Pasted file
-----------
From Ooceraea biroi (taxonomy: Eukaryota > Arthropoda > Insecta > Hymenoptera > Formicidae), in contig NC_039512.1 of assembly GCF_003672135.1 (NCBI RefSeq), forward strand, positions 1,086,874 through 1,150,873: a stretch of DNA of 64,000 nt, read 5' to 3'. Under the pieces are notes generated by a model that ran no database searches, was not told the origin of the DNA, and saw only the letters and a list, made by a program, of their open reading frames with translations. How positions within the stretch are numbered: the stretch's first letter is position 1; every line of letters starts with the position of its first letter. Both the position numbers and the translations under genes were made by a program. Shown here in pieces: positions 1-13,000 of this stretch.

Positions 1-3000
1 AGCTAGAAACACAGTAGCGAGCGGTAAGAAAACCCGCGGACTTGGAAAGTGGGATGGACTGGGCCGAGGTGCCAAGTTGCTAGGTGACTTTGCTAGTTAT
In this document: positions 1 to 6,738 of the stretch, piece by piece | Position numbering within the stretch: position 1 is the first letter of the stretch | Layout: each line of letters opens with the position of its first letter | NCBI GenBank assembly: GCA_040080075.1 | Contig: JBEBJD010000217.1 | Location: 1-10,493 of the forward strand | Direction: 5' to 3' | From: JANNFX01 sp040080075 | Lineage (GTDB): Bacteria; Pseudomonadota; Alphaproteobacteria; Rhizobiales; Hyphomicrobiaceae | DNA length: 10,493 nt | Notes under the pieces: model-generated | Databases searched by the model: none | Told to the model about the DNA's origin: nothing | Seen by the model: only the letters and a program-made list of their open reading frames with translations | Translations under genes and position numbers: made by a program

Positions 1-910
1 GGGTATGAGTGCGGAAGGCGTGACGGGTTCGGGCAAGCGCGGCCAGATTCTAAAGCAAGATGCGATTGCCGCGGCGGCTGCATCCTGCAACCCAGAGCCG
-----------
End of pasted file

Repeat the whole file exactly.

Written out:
From Ooceraea biroi (taxonomy: Eukaryota > Arthropoda > Insecta > Hymenoptera > Formicidae), in contig NC_039512.1 of assembly GCF_003672135.1 (NCBI RefSeq), forward strand, positions 1,086,874 through 1,150,873: a stretch of DNA of 64,000 nt, read 5' to 3'. Under the pieces are notes generated by a model that ran no database searches, was not told the origin of the DNA, and saw only the letters and a list, made by a program, of their open reading frames with translations. How positions within the stretch are numbered: the stretch's first letter is position 1; every line of letters starts with the position of its first letter. Both the position numbers and the translations under genes were made by a program. Shown here in pieces: positions 1-13,000 of this stretch.

Positions 1-3000
1 AGCTAGAAACACAGTAGCGAGCGGTAAGAAAACCCGCGGACTTGGAAAGTGGGATGGACTGGGCCGAGGTGCCAAGTTGCTAGGTGACTTTGCTAGTTAT
In this document: positions 1 to 6,738 of the stretch, piece by piece | Position numbering within the stretch: position 1 is the first letter of the stretch | Layout: each line of letters opens with the position of its first letter | NCBI GenBank assembly: GCA_040080075.1 | Contig: JBEBJD010000217.1 | Location: 1-10,493 of the forward strand | Direction: 5' to 3' | From: JANNFX01 sp040080075 | Lineage (GTDB): Bacteria; Pseudomonadota; Alphaproteobacteria; Rhizobiales; Hyphomicrobiaceae | DNA length: 10,493 nt | Notes under the pieces: model-generated | Databases searched by the model: none | Told to the model about the DNA's origin: nothing | Seen by the model: only the letters and a program-made list of their open reading frames with translations | Translations under genes and position numbers: made by a program

Positions 1-910
1 GGGTATGAGTGCGGAAGGCGTGACGGGTTCGGGCAAGCGCGGCCAGATTCTAAAGCAAGATGCGATTGCCGCGGCGGCTGCATCCTGCAACCCAGAGCCG